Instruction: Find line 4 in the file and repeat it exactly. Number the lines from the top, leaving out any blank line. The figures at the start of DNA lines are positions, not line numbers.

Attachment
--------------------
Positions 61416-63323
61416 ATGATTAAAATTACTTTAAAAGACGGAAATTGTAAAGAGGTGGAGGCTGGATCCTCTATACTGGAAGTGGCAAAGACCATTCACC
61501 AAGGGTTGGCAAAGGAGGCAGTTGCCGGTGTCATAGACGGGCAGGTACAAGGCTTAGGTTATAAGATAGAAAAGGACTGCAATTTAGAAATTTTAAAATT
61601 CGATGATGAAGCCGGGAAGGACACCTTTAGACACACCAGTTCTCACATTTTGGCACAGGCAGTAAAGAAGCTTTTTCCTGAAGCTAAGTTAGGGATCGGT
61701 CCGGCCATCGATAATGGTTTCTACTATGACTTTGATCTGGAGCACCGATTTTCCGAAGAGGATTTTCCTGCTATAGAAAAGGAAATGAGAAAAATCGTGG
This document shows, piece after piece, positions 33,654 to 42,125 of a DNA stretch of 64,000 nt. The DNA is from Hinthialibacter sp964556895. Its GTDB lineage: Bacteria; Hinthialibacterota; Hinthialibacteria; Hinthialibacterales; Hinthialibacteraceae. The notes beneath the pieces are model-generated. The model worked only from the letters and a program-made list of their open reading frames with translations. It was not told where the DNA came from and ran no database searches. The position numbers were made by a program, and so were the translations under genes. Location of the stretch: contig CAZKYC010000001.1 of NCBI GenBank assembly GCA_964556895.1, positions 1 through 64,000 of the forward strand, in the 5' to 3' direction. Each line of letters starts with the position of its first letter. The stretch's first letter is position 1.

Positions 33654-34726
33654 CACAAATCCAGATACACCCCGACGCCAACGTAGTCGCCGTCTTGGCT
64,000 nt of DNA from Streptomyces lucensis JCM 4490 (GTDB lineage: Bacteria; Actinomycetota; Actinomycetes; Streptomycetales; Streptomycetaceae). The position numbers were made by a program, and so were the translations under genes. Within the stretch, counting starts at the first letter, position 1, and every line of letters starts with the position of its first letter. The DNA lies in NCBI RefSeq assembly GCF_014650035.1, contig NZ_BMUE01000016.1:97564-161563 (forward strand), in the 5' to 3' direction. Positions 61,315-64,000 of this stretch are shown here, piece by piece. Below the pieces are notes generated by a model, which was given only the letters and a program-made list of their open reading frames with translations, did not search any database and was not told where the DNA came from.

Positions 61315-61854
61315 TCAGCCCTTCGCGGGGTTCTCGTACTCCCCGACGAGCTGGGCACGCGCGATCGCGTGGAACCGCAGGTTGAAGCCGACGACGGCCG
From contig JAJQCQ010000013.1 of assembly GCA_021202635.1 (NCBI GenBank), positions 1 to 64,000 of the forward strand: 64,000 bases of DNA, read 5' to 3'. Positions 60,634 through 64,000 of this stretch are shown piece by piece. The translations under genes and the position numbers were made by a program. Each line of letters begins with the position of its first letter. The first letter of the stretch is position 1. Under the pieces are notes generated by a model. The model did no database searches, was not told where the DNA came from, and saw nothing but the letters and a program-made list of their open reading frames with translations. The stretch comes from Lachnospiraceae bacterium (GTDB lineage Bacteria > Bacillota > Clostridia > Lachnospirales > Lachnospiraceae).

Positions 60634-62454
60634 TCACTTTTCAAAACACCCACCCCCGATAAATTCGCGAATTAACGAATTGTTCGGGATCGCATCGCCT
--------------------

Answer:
61601 CGATGATGAAGCCGGGAAGGACACCTTTAGACACACCAGTTCTCACATTTTGGCACAGGCAGTAAAGAAGCTTTTTCCTGAAGCTAAGTTAGGGATCGGT